The history of medicine

Bleeding, good and bad pus, dirty-handed surgeons and yet, modern surgery was born 174 years ago


An insight into the history of pain relief – from death rattle to tears of joy.

Kivérzés, jó és rossz genny


The filthy lecture theatre, dimly lit by a few lamps, is filled with the nauseating smell of blood and oozing excretions, the quiet, fearful whimpering of the patient waiting for an operation, and the excited murmurs of student surgeons waiting for Warren, the celebrity surgeon of the age. The next show is an amputation, show here being the appropriate word.

The observing medics, particularly the most junior, are gleefully waiting to see which among them will faint first, unable to cope with the patient’s screams, his writhing in agony beneath the ropes, and eventually, probably, his final, horrified death rattle.

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Every operation was a sensational, hellish show both for the barbers – later surgeons – and for the observing students.

Effective and widely used anaesthesia was a concept unknown to the whole of humanity until the 16th of October, 1846.

For thousands of years, operations meant the inseparable union of steel and pain. The majority of patients died of the unbelievable shock caused by their suffering, and for those who survived there was sepsis, leaving only a few with fortunate constitutions.

According to histories of medicine, there were altogether 43 operations registered at the Massachusetts General Hospital between 1821 and 1823.

John Collins Warren, professor of anatomy and surgery at the Harvard University Medical School, performed operations at this hospital, coolly amputating conscious patients’ heavily damaged or infected limbs, cutting out their cancerous organs, then wiping his hands on his bloody apron, awaiting his next victim. The elementary importance of handwashing had not yet been discovered.


Trepanation of the skull, amputations, the removals of tumours were done with the patients fully conscious, the little balls suffused with numbing plant extracts used at the time having little effect on the patient’s pain.

Routinely seeing the immeasurable suffering of their unfortunate patients taught surgeons to be unkind and without sympathy. To go under the surgeon’s knife one had to undergo the most abject horrors, where even likely death must have seemed better than one’s current suffering.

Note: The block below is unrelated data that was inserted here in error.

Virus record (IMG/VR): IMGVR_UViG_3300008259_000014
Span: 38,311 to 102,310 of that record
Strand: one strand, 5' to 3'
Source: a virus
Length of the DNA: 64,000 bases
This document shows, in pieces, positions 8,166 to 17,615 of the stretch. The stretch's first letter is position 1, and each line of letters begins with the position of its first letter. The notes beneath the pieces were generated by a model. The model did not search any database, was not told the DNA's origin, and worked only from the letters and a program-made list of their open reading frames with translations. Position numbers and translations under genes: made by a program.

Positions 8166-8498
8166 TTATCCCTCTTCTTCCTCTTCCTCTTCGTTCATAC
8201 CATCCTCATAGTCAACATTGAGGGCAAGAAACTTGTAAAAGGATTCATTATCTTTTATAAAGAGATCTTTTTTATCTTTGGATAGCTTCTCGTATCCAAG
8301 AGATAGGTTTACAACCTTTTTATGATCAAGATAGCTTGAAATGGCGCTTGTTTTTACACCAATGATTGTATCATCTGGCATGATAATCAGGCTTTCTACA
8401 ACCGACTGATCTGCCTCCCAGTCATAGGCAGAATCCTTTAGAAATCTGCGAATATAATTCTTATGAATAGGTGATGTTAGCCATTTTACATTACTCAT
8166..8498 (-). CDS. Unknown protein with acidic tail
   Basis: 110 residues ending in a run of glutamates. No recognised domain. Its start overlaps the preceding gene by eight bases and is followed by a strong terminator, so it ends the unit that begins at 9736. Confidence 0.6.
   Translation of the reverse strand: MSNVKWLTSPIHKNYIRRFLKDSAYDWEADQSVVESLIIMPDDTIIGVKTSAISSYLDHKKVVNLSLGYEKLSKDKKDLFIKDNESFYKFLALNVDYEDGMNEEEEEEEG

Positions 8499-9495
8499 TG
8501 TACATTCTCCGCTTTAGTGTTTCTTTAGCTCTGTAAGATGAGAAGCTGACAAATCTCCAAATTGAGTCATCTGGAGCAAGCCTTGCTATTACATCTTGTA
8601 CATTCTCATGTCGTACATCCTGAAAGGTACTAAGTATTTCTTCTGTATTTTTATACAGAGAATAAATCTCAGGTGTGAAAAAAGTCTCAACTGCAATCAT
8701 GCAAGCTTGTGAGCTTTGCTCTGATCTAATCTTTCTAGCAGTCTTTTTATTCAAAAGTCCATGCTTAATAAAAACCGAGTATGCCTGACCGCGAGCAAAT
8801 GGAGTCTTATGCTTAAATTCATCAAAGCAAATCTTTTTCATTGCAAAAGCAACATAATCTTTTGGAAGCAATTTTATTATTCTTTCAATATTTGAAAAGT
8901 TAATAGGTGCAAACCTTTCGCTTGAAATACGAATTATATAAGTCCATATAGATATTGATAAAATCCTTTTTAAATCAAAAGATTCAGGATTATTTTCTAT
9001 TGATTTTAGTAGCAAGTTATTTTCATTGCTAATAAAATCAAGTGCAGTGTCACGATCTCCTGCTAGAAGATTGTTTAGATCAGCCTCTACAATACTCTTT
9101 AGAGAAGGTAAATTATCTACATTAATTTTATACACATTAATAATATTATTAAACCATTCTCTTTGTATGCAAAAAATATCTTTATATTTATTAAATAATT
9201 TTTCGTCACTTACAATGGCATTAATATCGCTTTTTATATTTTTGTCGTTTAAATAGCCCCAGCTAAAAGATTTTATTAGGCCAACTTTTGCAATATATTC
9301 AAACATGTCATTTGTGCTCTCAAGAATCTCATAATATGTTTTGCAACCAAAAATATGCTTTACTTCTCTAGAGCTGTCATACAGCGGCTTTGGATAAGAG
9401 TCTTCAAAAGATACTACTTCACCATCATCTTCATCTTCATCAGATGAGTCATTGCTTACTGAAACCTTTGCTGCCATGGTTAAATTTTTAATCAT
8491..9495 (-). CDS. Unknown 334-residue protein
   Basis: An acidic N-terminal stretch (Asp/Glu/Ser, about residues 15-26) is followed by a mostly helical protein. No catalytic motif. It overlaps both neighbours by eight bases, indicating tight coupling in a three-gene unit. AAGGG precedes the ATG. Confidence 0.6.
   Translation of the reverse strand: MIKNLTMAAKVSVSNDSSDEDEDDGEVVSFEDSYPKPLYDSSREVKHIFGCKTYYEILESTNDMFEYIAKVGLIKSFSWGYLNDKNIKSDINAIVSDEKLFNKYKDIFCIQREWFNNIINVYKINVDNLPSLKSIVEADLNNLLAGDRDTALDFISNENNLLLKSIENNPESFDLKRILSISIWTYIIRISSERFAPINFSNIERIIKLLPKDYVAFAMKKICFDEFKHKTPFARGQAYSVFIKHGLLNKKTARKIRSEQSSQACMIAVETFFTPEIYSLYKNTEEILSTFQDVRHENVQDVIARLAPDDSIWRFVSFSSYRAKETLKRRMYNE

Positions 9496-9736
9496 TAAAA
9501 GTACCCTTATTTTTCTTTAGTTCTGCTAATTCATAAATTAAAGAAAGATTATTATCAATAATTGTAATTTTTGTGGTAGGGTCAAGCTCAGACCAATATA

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Much like most famous and not so famous surgeons at the time, Warren did not believe it possible to operate without suffering, since pain had always been part of operations.

Nevertheless, this haughty, standoffish surgeon, one of the most famous in the world at the time, allowed a man named William T. G. Morton (who had stolen the technique of anaesthesia using ether from its discoverer, Horace Wells) to demonstrate the effects of ether as an anaesthetic. He commented on the day: “During today’s operation we shall try Mr Morton’s new drug, of which they say it miraculously renders those who breathe it in immune to pain.”

Several of his famed colleagues were in attendance that day to watch the ‘miraculous’ intervention, which, whether successful or not, was to involve an operation on Gilbert Abbott, whose lung cancer had spread to his tongue and glands in his chest. The plan for the operation was to extract the tumour, whether the patient was to feel pain or not.

Warren was right to be doubtful on this occasion, since he had met Wells (the true first discoverer of the effects of ether) before, in January 1845. Then, also with permission from Warren – who despite his seriousness and his distant, scornful demeanor, was perhaps truly hoping for the redemptive discovery of anaesthesia – Wells had had an opportunity to demonstrate his expertise with ether.

He had anaesthetised a patient awaiting a tooth extraction. The fact that the experiment had failed miserably, and the patient was screaming with pain, can be wholly explained now that we know more about physiology.

What is today an obvious physiological fact would have appeared 174 years ago to be an unimaginable, stupid theory, had there been any attempt at all to find out why, after Wells’s hundreds of successful anaesthesias, precisely that one, the Fateful one, had to fail.

Of course, it still does happen in medicine that, at far remove from any reasonable explanation, doctors defend obsolete dogma with swords drawn, or turn their backs as if deaf and blind to their colleagues’ successful, albeit not fully understood treatment results.

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This seems to be hereditary in medical circles, where many would rather continue with destructive routine practices than to admit that, in the interests of healing, they could learn something newer and better.

That earlier patient was an alcoholic, who simply metabolised the ether faster, before the end of the operation. As Wells failed, Warren had smiled scornfully – hadn’t he said it is impossible to alleviate the pain?

On the big day, then, Gilbert Abbott (his face deathly pale, fearing his impending doom), the surgeons (with derisive smiles), and the medical students (grinning with Schadenfreude) observed as Morton began anaesthetising the patient using ether.